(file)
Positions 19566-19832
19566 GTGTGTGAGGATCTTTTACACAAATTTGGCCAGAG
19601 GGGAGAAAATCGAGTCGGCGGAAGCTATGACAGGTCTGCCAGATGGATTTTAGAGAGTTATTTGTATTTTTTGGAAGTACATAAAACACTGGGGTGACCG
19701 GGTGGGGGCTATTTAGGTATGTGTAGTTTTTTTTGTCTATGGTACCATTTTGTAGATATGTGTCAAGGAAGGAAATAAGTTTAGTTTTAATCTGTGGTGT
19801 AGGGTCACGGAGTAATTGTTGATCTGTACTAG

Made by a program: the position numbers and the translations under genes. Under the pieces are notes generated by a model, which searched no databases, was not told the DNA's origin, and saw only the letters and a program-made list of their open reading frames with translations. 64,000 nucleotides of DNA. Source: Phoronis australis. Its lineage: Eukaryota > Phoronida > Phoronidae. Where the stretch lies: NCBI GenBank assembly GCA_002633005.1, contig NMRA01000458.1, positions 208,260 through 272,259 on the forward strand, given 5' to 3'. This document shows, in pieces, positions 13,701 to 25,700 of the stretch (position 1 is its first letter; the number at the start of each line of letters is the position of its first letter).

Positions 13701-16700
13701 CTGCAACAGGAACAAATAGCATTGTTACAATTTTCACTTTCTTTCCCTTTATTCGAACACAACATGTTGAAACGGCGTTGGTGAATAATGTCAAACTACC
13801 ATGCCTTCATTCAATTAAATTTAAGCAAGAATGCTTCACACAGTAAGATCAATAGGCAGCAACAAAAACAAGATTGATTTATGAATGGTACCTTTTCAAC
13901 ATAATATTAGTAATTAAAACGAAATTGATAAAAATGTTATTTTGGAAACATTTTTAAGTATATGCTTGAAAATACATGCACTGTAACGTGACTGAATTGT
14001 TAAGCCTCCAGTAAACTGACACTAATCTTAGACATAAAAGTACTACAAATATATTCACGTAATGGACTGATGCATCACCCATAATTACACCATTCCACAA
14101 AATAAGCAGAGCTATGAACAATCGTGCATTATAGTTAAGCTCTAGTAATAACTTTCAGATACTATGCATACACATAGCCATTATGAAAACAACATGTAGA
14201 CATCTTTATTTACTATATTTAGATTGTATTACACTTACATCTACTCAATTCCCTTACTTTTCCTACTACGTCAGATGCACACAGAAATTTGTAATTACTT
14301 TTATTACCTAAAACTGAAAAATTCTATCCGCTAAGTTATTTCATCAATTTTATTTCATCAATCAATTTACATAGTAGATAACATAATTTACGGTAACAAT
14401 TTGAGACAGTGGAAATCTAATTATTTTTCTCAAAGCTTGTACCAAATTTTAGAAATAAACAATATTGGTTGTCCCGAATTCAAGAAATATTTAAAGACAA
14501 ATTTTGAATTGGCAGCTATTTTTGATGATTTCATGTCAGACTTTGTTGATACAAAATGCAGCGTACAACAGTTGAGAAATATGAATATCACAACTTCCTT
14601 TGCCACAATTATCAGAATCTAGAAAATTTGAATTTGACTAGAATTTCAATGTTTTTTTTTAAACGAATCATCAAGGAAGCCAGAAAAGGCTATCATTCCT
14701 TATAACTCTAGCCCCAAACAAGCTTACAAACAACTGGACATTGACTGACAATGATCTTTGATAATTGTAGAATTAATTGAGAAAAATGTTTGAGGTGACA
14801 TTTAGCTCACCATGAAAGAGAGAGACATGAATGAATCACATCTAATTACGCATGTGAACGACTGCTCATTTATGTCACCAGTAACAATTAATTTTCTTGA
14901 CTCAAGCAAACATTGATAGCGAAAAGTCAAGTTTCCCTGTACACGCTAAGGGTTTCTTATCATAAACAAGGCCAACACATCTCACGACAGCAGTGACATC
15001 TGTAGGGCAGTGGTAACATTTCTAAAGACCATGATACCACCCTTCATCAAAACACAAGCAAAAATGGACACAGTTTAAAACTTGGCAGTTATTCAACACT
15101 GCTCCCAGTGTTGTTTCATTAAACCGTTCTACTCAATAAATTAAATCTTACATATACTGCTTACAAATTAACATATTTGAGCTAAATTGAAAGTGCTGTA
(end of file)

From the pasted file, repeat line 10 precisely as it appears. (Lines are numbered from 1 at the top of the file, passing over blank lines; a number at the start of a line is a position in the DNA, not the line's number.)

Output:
13901 ATAATATTAGTAATTAAAACGAAATTGATAAAAATGTTATTTTGGAAACATTTTTAAGTATATGCTTGAAAATACATGCACTGTAACGTGACTGAATTGT